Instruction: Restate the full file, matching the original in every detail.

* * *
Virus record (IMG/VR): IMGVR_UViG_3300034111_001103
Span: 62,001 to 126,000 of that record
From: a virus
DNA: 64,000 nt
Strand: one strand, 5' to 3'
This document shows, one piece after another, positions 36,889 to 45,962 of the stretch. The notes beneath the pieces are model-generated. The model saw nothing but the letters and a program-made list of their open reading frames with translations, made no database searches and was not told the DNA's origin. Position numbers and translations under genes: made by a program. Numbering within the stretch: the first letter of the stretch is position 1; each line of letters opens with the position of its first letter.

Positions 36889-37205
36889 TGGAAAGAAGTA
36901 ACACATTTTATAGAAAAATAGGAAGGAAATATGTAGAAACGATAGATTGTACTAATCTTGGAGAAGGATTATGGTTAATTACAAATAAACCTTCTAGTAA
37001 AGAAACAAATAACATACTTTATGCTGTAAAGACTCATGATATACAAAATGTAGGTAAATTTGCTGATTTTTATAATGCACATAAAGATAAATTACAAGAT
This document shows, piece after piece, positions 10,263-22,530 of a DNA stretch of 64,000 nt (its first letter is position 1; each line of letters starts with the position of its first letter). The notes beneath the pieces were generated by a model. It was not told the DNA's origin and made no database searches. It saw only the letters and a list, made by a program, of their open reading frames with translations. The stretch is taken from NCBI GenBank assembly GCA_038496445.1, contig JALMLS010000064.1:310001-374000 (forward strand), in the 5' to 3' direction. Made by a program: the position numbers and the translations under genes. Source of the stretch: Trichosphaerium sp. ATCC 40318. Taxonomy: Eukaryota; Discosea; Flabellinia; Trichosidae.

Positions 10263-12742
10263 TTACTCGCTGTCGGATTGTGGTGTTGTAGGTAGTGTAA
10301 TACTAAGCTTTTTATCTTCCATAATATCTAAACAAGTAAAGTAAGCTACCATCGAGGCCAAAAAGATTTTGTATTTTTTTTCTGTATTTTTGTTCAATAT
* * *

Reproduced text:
Virus record (IMG/VR): IMGVR_UViG_3300034111_001103
Span: 62,001 to 126,000 of that record
From: a virus
DNA: 64,000 nt
Strand: one strand, 5' to 3'
This document shows, one piece after another, positions 36,889 to 45,962 of the stretch. The notes beneath the pieces are model-generated. The model saw nothing but the letters and a program-made list of their open reading frames with translations, made no database searches and was not told the DNA's origin. Position numbers and translations under genes: made by a program. Numbering within the stretch: the first letter of the stretch is position 1; each line of letters opens with the position of its first letter.

Positions 36889-37205
36889 TGGAAAGAAGTA
36901 ACACATTTTATAGAAAAATAGGAAGGAAATATGTAGAAACGATAGATTGTACTAATCTTGGAGAAGGATTATGGTTAATTACAAATAAACCTTCTAGTAA
37001 AGAAACAAATAACATACTTTATGCTGTAAAGACTCATGATATACAAAATGTAGGTAAATTTGCTGATTTTTATAATGCACATAAAGATAAATTACAAGAT
This document shows, piece after piece, positions 10,263-22,530 of a DNA stretch of 64,000 nt (its first letter is position 1; each line of letters starts with the position of its first letter). The notes beneath the pieces were generated by a model. It was not told the DNA's origin and made no database searches. It saw only the letters and a list, made by a program, of their open reading frames with translations. The stretch is taken from NCBI GenBank assembly GCA_038496445.1, contig JALMLS010000064.1:310001-374000 (forward strand), in the 5' to 3' direction. Made by a program: the position numbers and the translations under genes. Source of the stretch: Trichosphaerium sp. ATCC 40318. Taxonomy: Eukaryota; Discosea; Flabellinia; Trichosidae.

Positions 10263-12742
10263 TTACTCGCTGTCGGATTGTGGTGTTGTAGGTAGTGTAA
10301 TACTAAGCTTTTTATCTTCCATAATATCTAAACAAGTAAAGTAAGCTACCATCGAGGCCAAAAAGATTTTGTATTTTTTTTCTGTATTTTTGTTCAATAT